1. Set off on a well planned road trip
As the days in April are nice and long, you’ve plenty of daylight hours to explore to your heart’s content. However, make sure to plan out your route in advance, to save hassle when you arrive.
Last year, we published the world’s largest collection of Irish road trip itineraries – each of which is detailed and there’s options to pick everything from your fitness level to how you’ll get around.
2. Have back-up plans
One of the better tips for visiting Ireland is to have good back-up plans ready.
As I’ve mentioned, the weather in Ireland in April can be unpredictable, so it’s handy to have some indoor attractions near where you’re visiting on-hand, just in case.
If you hop into our counties of Ireland hub, you’ll find things to do in every county, from hikes and walks to unique attractions and more.
3. Spend dry days exploring on foot
Ireland’s a joy to wander around, and you’re rarely too far from a well-trodden track or trail, with something on offer for every fitness level.
4. And wet evenings in a traditional pub
If you visit when the weathers bad, and you’ve had your fill of indoor attractions, Ireland’s pubs scene is worth sampling, and there are heaps of pubs in Ireland to choose from.
However, not all are equal. When you can, try and opt for the more traditional pubs, as these tend to have the most character.
5. Visiting Dublin in April
If the weathers poor, there’s plenty of things to do in Dublin in April when it’s raining, from castles and great food to museums and more.
What to pack / what to wear in Ireland in April
Although we’ve a detailed guide on what to wear in April in Ireland, I’ll give you the need-to-knows.
The best advice is to pack smart and cover all bases. If you’re visiting on a city break and you plan on visiting swanky restaurants, you’ll want to bring some formalwear with you.
If you’re here to go on the lash (Irish slang for a drinking session), you’ll only need casual gear. Pubs are generally pretty relaxed about dress codes.
- A waterproof jacket
- Hiking boots (or shoes) if you’re planning an active trip
- Layers that you can put on or take off (long sleeve t-shirts, shirts, hoodies etc.)
- Waterproof trousers/pants if you’re planning outdoor adventures
- An umbrella (you can pick one up here)
Wondering if a different month in Ireland would suit you more?
Picking when to visit Ireland isn’t easy, and there’s an awful lot to consider, so it’s well worth spending some time comparing what it’s like in Ireland during the other months, when you have a second:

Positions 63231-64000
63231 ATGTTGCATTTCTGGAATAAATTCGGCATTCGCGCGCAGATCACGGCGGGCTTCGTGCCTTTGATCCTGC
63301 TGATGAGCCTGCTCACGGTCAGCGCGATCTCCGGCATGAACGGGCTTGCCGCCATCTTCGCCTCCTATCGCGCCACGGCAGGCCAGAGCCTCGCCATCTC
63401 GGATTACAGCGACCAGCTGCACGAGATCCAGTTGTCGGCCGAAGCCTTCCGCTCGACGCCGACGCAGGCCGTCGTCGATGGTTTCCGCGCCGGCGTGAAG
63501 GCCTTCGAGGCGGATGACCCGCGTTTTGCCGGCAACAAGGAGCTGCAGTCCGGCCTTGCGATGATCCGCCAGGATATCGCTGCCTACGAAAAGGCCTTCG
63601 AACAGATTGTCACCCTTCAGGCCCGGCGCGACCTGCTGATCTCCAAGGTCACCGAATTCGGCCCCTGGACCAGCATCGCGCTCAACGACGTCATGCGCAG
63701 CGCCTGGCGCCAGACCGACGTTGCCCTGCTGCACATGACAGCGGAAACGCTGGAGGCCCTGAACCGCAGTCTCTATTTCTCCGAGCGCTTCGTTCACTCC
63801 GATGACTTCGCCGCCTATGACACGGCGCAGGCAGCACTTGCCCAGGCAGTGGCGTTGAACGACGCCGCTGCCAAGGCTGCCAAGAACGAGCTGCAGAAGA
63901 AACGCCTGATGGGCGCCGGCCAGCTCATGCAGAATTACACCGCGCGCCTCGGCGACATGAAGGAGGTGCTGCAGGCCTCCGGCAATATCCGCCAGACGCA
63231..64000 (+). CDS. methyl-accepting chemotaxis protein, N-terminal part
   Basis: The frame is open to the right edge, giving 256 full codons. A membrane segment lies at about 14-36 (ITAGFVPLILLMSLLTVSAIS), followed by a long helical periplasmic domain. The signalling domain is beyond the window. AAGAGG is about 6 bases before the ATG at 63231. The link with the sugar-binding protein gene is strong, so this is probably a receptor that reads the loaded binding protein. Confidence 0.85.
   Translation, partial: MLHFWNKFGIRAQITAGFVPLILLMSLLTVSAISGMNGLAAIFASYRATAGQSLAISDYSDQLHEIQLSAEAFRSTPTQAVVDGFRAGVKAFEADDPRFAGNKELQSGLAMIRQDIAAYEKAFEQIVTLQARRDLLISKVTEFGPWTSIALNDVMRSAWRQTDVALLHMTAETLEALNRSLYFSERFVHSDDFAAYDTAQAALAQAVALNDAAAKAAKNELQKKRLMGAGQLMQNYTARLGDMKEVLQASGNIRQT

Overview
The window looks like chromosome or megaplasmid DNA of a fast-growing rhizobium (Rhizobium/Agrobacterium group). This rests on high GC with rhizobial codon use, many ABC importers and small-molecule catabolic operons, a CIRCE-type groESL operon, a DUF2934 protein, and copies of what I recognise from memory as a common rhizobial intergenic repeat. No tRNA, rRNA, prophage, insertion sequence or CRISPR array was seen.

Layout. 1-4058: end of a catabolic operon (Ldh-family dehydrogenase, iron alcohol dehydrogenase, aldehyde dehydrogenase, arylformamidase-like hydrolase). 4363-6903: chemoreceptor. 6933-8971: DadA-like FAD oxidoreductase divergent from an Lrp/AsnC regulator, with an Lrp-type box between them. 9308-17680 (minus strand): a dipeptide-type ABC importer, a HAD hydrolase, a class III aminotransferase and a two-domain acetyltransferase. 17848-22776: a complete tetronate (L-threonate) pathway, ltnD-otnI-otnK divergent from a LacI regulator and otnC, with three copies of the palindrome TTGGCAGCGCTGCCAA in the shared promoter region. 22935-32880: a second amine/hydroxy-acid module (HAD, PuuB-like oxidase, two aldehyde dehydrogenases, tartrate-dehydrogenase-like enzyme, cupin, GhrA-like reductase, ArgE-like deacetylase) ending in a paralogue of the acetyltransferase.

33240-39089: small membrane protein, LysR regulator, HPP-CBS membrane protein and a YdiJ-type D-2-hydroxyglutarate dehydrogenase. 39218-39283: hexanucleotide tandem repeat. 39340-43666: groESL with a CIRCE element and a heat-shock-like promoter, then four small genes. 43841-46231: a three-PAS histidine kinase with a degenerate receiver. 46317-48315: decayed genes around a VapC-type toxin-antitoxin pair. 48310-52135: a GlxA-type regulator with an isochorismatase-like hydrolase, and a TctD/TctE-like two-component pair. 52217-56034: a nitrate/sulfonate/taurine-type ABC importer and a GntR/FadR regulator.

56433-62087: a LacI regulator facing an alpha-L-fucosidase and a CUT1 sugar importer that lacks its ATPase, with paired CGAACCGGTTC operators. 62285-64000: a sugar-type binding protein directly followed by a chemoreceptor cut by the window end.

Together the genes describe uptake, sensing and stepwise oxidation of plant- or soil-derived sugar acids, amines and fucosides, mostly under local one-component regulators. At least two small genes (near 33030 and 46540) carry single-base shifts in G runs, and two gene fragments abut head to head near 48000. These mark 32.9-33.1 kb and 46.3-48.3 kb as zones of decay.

- Ireland in January
- Ireland in February
- Ireland in March
- Ireland in May
- Ireland in June
- Ireland in July
- Ireland in August
- Ireland in September
- Ireland in October
- Ireland in November
- Ireland in December
FAQs about spending April in Ireland
We’ve had a lot of questions over the years asking about everything from ‘What are the best things to do in Dublin in April?’ to ‘Does it snow?’.
In the section below, we’ve popped in the most FAQs that we’ve received. If you have a question that we haven’t tackled, ask away in the comments section below.
Is April a good time to go to Ireland?
Yes! The days are longer (sun rises at 06:23 and sets at 20:00 from mid-April) and the weather tends to be dry and mild – perfect for exploring!
What is the weather in Ireland in April like?
The weather in Ireland in April tends to be mild and dry. Ireland gets average lows of 4°C/39°F and average highs of 13°C/55°F in April.
Are there many things to do in Ireland in April?
Thanks to the weather, there’s lots of things to do in Ireland in April, from boat tours and hikes to scenic drives, castles, great food and more.
Keith O’Hara has lived in Ireland for 34 years and has spent most of the last 10 years creating what is now The Irish Road Trip guide. Over the years, the website has published thousands of meticulously researched Ireland travel guides, welcoming 30 million+ visitors along the way. In 2022, the Irish Road Trip team published the world’s largest collection of Irish Road Trip itineraries. Keith lives in Dublin with his dog Toby and finds writing in the 3rd person minus craic altogether.